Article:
Siege of Jadotville

Tom Gunn shares his Jadotville story

Niamh Dillon

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Niamh Dillon

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niamh.dillon@tipperarystar.ie

Tom Gunn shares his Jadotville story

Tom Gunn as a young soldier

"We were 55 years without any word at all so it’s nice to be able to tell the aul story now," says retired Corporal Tom Gunn who was one of 155 men from A company who fought in the Siege of Jadotville in 1961.

Born in Kilvemnon, Mullinahone Tom was only 15 and a half when he signed up to join the Irish army after a three year stint training to become a Christian Brother in Dublin.

“If you were well fed and tall enough and could stop a bullet they signed you up,” recalls the former army medic who says he joined the army out of sheer necessity.

“I was too young for England and there was no employment around. It’s a thing I never wanted to do but circumstances alter situations as they say.”

After completing his army training in Clonmel, Tom headed west to Galway to enlist with the Irish speaking Battalion going on to be stationed with the Western Command. After training as a driver he met his wife Teresa and the pair were married in 1959. In June 1961 the 35th Battalion left for the Congo, Tom’s first time outside of Ireland.

“It was a completely different world altogether. The congo is as big as western Europe. It was the first time we saw a black man. It took us a while to get acclimatized to the humidity.”

“We were in an abandoned old farm and in fact me and my friend were sleeping in the pig sty. We had no mosquito nets, just our big woolly uniforms.”

On the morning of September 13 1961, the six day siege began. Tom recalls being in his tent and mistakenly assuming the gunfire was down to someone letting off a few rounds when he was mounting guard.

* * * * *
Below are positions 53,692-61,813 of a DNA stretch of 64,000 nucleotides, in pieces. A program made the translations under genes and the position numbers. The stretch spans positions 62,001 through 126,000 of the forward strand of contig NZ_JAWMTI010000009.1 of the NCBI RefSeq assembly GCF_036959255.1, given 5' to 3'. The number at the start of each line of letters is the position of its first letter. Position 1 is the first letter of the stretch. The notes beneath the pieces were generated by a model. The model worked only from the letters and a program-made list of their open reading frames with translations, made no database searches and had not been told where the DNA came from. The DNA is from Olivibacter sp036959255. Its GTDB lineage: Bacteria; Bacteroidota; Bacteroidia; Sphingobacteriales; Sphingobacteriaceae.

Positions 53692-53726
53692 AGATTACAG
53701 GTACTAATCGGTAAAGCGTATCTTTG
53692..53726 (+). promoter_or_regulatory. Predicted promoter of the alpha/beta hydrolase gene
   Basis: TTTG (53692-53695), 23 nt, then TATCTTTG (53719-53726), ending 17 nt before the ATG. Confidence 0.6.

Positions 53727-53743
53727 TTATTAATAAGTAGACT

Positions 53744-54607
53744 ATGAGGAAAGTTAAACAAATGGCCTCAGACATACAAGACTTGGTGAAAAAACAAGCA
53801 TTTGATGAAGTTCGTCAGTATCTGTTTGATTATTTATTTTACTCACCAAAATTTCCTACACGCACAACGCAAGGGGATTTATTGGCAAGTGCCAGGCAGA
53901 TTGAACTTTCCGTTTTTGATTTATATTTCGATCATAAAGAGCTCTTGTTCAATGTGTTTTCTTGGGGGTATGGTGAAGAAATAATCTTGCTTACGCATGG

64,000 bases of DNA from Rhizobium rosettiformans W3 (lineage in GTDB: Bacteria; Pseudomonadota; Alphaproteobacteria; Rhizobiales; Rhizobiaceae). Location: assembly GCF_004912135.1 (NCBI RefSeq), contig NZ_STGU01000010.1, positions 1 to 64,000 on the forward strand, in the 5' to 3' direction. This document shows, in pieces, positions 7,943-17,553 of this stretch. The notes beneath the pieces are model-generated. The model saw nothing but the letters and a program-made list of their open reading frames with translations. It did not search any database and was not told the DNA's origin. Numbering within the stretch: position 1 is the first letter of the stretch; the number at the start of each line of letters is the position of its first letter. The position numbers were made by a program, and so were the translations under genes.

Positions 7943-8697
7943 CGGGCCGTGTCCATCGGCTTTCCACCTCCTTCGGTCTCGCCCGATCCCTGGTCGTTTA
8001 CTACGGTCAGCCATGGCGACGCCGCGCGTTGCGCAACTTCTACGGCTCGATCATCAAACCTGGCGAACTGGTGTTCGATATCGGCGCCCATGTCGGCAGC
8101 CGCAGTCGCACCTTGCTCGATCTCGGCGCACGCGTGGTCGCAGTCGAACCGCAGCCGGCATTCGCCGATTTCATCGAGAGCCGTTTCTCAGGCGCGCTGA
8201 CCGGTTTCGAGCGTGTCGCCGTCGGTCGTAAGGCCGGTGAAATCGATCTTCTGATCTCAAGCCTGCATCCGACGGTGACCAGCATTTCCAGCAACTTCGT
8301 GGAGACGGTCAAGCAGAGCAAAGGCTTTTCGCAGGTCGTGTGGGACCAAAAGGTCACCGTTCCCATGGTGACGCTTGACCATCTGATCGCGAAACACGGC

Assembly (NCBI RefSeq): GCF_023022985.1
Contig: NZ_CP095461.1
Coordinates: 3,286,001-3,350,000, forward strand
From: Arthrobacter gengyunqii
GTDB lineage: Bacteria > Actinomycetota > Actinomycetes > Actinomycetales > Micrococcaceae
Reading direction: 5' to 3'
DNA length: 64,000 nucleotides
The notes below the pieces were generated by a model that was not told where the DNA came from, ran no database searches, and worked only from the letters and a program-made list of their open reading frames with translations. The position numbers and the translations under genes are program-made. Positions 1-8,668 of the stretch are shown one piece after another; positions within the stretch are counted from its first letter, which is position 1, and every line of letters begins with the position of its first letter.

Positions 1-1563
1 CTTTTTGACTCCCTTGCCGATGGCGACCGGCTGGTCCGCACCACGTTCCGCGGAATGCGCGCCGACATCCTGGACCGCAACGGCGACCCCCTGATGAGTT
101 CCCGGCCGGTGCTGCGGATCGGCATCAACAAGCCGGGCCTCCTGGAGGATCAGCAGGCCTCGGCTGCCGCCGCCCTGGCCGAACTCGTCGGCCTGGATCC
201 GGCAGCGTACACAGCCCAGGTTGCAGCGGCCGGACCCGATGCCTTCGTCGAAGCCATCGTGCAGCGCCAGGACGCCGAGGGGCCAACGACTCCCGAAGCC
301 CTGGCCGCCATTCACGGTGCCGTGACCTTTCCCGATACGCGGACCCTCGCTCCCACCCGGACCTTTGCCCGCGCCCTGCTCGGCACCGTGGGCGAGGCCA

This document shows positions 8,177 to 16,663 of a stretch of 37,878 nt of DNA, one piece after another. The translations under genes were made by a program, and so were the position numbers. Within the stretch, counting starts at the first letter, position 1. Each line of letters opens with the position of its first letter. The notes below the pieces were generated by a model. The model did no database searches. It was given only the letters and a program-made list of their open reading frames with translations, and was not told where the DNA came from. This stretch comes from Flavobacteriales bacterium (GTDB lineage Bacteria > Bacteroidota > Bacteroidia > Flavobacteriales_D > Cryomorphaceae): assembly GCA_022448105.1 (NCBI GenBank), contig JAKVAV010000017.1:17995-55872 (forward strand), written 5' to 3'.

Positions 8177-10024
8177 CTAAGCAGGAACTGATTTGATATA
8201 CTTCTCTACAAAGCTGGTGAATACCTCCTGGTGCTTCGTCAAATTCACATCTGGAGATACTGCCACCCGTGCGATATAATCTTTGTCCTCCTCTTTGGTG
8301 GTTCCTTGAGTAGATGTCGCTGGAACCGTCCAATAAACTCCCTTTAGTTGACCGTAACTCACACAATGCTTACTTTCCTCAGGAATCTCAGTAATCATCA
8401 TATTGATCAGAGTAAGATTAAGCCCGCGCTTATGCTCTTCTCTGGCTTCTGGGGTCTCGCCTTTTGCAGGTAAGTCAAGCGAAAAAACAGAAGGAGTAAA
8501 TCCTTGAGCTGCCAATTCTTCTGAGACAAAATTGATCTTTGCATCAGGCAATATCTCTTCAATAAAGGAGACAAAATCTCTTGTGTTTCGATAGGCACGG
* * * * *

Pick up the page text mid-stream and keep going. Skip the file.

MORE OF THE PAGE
“Then I heard the return fire and everything clicked into place. I remember the chaplain going round giving conditional absolution, if you survived the battle you’d to tell them your confession.”

“When your afraid you do things faster and without thinking. The first few hours were strange. You never really think of death, you do what your trained to do.

“The nights were the worst. You couldn’t see your finger, you didn’t know what was beside you. Every noise was multiplied. If a mouse stirred you’d think twas an elephant or the enemy.”

"There was always hope that the men from B Company would get through to us so it kept us hopeful but they never did and we ran out of water first and then ammunition and then we had no other option only to hand in our arms."

“When we were taken we all shaved and put on our Sunday best and they paraded us through the town in trucks. Nobody said anything, the townspeople just gaped at us “are these the fella’s that were fighting for the last week.”

“The film is about 80 percent accurate. They took artistic license on a few things," says Tom indicating a thrilling shot from the movie where a helicopter carrying water is shot down.

Tom with 'Siege of Jadotville' star Jamie Dornan at the film premier earlier this year

"It wasn’t shot down, it landed right in front of the trench I was in. I was one of the first out to try to drink the water but we’d to throw it all out as they’d never rinsed out the jerry cans so they were all oil.”

After opposing forces entered the Irish compound, all 155 soldiers were taken as prisoners of war for six weeks.

“We never spoke about it. I remember coming home to Mullinahone that December and there was no big fuss about us coming back, no one met us at the station except for our families. I left the army for a few years and I got a job. They all knew I was in the army but I never told anybody I was in Jadotville. I was nearly openly called a coward when I came back by some of the bar stool heros. 55 years is a long time to feel that way,” he says.

“We were awarded with our presidential citation in Atlone last month. The recognition is nice. There's only about 50 soldiers left out of the 155. We all had to be reintroduced again. 55 years is a long time not to see a man.”